I haven’t really explained what the Level 9 clue sheets are like. As you can see, it’s full of numbers. First, the sheet contains in a numbered order most of the objects and the locations in the game. Every object and location in the sheet refers to two numbered answers - where to find it and what to do with/in it. Then we have few general numbered questions, like ”how to beat the game”. Finally, we have the answers in a numbered order. Thus, if you wanted to check what to do, say, on the river, you’d search for river on the list of locations, check out what number it has for the use of river and search for that number on the list of answers.

When looking at the clue sheet, I usually have some definite puzzle to consider, so I look at the location of the puzzle. In this case, I didn’t have any particular puzzle to wonder, just a general confusion what to do now. Thus, I started peeking on the items I still had found no use of. The answer was the dry bulb. I should have watered it by squeezing the moist log - something I would have never considered doing.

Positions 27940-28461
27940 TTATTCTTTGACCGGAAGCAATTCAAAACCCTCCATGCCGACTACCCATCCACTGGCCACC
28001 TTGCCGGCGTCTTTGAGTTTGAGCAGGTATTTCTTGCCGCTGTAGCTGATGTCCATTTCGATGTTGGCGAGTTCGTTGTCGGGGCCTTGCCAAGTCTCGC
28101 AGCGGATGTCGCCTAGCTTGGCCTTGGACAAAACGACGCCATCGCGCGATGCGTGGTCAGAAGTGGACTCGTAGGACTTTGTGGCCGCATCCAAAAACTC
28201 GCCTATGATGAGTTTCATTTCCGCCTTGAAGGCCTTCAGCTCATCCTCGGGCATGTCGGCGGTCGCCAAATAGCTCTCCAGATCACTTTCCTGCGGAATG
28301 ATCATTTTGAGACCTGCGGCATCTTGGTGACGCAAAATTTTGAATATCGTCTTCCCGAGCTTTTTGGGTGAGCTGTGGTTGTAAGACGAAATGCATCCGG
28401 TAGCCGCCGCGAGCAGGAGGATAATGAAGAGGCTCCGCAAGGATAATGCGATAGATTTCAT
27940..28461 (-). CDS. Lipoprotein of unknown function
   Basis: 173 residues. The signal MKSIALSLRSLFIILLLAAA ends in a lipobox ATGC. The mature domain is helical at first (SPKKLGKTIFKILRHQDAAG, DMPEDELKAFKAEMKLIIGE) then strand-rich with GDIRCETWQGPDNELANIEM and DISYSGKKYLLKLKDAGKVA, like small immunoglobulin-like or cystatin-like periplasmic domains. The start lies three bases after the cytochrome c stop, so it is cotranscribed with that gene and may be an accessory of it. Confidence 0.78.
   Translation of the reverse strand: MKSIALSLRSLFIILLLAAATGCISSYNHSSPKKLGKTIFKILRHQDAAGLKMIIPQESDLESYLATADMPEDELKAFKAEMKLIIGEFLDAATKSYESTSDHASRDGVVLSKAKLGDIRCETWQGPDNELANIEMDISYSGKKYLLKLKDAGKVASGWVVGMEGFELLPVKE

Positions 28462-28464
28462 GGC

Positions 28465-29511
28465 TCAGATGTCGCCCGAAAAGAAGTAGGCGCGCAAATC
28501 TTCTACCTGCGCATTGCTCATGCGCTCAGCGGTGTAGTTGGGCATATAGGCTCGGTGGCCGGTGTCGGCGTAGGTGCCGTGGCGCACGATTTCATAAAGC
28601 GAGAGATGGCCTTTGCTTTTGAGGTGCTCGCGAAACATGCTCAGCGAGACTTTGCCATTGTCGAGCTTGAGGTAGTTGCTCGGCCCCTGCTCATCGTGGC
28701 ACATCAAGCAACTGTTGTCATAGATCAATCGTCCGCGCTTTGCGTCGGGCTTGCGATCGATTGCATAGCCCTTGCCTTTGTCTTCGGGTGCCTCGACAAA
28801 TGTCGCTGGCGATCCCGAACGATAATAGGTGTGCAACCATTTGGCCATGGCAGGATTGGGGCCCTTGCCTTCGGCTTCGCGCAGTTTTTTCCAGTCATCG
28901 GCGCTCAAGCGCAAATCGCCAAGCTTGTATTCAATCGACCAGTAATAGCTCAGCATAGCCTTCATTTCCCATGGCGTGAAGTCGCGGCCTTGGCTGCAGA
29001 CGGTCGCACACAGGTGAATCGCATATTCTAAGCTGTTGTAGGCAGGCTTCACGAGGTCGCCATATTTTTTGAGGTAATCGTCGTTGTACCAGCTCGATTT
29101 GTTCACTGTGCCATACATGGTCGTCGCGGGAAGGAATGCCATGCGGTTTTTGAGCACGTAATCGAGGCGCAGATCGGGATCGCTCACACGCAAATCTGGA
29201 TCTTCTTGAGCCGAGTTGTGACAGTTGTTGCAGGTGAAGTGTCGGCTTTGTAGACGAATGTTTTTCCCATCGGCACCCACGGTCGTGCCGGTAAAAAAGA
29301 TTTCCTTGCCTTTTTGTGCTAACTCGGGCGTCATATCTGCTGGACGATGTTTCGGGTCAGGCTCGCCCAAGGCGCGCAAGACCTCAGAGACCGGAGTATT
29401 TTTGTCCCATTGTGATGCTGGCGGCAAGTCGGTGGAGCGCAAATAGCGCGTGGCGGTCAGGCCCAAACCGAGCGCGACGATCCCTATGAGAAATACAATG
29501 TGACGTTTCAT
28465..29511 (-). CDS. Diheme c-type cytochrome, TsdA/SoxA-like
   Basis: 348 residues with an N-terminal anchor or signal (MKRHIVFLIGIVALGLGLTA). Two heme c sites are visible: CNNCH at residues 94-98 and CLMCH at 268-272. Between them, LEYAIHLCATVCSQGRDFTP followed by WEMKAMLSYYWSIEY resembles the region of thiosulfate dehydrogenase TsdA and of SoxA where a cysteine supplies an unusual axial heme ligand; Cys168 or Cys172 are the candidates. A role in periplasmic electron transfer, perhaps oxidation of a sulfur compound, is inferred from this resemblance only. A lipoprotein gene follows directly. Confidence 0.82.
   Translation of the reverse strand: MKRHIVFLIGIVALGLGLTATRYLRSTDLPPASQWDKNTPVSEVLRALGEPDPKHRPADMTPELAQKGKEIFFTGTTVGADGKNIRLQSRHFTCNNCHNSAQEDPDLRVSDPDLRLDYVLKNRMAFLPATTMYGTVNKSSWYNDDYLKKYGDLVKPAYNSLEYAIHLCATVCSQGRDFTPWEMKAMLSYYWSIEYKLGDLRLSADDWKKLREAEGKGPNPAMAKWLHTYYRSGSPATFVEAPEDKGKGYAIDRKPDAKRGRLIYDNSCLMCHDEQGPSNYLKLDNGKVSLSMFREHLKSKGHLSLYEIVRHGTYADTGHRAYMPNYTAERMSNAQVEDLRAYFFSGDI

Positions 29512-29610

When the dry bulb was moistened, it grew into a shoot with umbrella-like projections. It was quite evident what should I do. I picked up the para-shoot and jumped off from the cliff, landing safely to jungle below.



I could not climb back up. Still, the previous area wasn’t completely closed off. I found some vegetable balloons, which I could grab to float back to the cliff. This is a good indication how Level 9 has usually provided the player a possibility to return and retrieve items from earlier parts of the game.

Interestingly, while the helicopter gunships had fluttered above me quite harmlessly when I was above, now they appeared to kill me often, if I didn’t HIDE myself when I heard them. I don’t know whether this has been just random or whether the ships truly are more vigilant, when I get nearer to Enoch. Why are robots trying to kill me, you ask? There’s no indication in the game itself, but the manual suggests that the robots considered the first attack of Snowball on me as a hostile aggression of an alien spaceship, which has made them even more paranoid than usual.